> booted up to DOS 6, just do a FORMAT A: /S of a boot floppy, and copy 
> files onto that, specifically including FORMAT.

Ya.  I know that I can manually install MS-DOS by sysing boot media 
(floppy or hard disk) and copying the contents of the DOS directory. 
But that seems like more of a hack than should be necessary.  Though it 
can be made less annoying.

> FORGET ABOUT THE "INSTALLATION" files.  with extreme prejudice.
> Boot your target machine with the DOS 6 boot floppy;  it has FORMAT.COM 
> on it (which IIRC was actually a .EXE file renamed .COM), and then use 
> that to FORMAT C: /S .

I feel like there /should/ be a way to streamline the MS-DOS 6.22 
installation using methods from Microsoft.  But, maybe I'm asking for 
too much.  Or more likely, I've simply not found it yet.

I do sort of like the installer from the 3rd party MS-DOS 7.10 CD-ROM 
that's floating around the Internet.  That's the general idea of what 
I'd like.

> Once that system format is done, and CONFIG.SYS and AUTOEXEC.BAT are up, 
> then all of the rest is just copying files, which can be COPY *.*.


> For learning any language, it helps a LOT to have a copy of something 
> that you are familiar with in that language.  When she started to learn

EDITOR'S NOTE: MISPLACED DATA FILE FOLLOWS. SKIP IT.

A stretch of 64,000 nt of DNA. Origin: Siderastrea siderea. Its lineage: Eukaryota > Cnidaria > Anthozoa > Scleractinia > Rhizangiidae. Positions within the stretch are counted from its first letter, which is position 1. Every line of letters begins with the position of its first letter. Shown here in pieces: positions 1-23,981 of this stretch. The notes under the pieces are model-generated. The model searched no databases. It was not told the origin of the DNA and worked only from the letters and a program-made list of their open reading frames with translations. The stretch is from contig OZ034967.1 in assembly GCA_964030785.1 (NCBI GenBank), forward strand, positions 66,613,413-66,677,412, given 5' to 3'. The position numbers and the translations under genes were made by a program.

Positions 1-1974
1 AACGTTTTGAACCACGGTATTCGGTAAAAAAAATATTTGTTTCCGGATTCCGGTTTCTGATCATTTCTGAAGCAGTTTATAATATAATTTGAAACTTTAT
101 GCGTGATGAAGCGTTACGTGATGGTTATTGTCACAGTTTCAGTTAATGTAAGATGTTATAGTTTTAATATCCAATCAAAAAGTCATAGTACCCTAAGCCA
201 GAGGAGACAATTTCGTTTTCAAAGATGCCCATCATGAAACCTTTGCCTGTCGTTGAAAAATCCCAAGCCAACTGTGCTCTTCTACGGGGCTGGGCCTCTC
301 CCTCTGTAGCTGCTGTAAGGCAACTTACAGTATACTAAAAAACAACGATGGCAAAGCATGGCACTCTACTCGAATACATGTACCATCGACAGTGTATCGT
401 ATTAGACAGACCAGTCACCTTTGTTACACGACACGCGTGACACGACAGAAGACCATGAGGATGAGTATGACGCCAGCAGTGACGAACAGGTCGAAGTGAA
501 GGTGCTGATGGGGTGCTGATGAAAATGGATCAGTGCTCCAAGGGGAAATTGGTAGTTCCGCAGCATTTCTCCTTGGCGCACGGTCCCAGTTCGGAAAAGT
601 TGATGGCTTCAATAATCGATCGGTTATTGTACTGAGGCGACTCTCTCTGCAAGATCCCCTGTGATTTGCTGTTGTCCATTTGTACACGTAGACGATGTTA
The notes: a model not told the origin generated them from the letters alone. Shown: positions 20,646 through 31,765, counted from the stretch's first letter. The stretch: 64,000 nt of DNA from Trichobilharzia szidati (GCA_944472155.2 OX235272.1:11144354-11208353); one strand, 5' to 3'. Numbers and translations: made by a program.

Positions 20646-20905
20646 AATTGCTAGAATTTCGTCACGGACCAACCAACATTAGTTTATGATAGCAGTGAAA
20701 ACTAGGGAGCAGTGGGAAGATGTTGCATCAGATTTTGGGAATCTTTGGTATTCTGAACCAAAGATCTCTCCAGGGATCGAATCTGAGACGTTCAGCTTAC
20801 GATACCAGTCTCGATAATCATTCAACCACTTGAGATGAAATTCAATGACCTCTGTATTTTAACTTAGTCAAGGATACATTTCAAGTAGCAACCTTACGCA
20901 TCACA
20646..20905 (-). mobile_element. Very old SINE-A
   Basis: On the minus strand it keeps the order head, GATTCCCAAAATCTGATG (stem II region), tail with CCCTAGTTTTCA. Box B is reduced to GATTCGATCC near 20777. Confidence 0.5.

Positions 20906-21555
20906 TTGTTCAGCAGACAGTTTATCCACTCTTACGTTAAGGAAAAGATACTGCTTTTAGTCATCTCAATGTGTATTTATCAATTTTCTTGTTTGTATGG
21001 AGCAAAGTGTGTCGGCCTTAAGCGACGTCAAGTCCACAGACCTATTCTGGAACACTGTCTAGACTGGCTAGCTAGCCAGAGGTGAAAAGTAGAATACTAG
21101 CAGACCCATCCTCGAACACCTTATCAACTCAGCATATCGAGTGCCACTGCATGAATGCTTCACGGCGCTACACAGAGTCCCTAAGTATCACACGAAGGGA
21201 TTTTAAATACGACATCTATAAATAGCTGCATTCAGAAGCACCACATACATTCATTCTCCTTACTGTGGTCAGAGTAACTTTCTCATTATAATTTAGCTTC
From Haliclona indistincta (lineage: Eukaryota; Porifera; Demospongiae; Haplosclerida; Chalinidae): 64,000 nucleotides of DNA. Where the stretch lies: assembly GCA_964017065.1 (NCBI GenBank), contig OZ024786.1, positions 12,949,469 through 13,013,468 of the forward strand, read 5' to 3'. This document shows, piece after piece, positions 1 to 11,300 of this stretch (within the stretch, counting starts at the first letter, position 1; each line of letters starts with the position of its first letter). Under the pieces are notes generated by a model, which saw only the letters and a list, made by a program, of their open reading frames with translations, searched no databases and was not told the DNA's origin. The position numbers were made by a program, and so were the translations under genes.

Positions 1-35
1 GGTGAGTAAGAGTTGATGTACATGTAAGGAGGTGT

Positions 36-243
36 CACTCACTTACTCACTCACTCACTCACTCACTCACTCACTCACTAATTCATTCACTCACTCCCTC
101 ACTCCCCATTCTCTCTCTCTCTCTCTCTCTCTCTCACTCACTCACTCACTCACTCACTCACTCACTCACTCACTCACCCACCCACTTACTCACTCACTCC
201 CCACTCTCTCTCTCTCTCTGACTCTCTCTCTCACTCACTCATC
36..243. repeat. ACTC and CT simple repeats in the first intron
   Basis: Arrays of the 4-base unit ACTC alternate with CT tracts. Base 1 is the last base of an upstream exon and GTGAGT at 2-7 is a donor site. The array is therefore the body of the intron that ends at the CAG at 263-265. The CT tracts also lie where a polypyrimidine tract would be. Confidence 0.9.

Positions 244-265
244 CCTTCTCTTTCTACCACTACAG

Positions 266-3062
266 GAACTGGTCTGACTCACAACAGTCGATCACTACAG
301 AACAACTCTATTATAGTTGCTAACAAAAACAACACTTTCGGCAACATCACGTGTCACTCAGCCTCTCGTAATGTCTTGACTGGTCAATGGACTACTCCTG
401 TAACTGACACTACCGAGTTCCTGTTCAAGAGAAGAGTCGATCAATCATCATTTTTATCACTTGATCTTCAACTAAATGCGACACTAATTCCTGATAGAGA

> Spanish, I gave her a copy of McCracken FORTRAN in Spanish (she was 
> familiar with, and had a copy of, the English edition), and loaned her 
> the international Win3.0 disc.  She then setup one machine with Win3 in 
> English, one in Chinese, and one in Spansish.
> Win3.0 could run on an 8088, which were then a dime a dozen.
> I don't know whether you could put more than one copy on a machine.  I 
> think that you could - we had a copy of Win3.1 on a Win95 machine!

I think you definitely could put more than one copy of Windows 3.x on a 
single machine.  The biggest point of contention I see would be parts of 
CONFIG.SYS that reference drivers inside of the Windows directory. 
However there are plenty of ways to deal with that.  Beyond that, it's 
just another directory that consumes disk space.

Aside:  I've got a virtual machine with the following installed and 
bootable using Microsoft boot options:
  - MS-DOS 6.22
  - Windows 3.11 (on top of MS-DOS 6.22)
  - Windows 95
  - Windows 98*